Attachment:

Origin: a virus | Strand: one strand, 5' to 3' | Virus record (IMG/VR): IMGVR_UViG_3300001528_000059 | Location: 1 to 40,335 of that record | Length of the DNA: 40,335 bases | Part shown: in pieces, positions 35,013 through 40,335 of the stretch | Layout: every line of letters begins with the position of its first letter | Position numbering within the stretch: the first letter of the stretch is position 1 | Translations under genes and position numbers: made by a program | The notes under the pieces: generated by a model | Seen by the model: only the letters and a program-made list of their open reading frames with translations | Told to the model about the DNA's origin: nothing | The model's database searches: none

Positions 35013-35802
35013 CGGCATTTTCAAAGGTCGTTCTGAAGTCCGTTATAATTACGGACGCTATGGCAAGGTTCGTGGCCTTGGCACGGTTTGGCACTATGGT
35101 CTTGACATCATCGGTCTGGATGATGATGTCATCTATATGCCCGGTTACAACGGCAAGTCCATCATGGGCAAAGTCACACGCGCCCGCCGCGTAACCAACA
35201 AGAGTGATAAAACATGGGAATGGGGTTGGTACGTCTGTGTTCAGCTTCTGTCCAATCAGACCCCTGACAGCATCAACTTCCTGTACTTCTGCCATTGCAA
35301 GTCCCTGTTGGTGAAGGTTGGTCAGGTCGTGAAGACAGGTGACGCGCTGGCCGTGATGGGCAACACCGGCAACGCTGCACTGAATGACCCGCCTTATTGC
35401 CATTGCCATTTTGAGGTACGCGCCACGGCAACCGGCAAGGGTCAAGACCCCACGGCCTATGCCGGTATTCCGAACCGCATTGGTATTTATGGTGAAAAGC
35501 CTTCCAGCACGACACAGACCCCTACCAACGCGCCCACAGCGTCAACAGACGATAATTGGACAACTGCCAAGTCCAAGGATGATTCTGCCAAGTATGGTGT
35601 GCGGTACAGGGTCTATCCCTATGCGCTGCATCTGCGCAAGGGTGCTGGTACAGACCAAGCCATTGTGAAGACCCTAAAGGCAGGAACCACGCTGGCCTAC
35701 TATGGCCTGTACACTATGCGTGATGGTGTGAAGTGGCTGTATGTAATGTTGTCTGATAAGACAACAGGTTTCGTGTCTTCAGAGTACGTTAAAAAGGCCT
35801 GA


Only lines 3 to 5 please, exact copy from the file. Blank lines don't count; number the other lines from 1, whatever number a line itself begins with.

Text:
35013 CGGCATTTTCAAAGGTCGTTCTGAAGTCCGTTATAATTACGGACGCTATGGCAAGGTTCGTGGCCTTGGCACGGTTTGGCACTATGGT
35101 CTTGACATCATCGGTCTGGATGATGATGTCATCTATATGCCCGGTTACAACGGCAAGTCCATCATGGGCAAAGTCACACGCGCCCGCCGCGTAACCAACA
35201 AGAGTGATAAAACATGGGAATGGGGTTGGTACGTCTGTGTTCAGCTTCTGTCCAATCAGACCCCTGACAGCATCAACTTCCTGTACTTCTGCCATTGCAA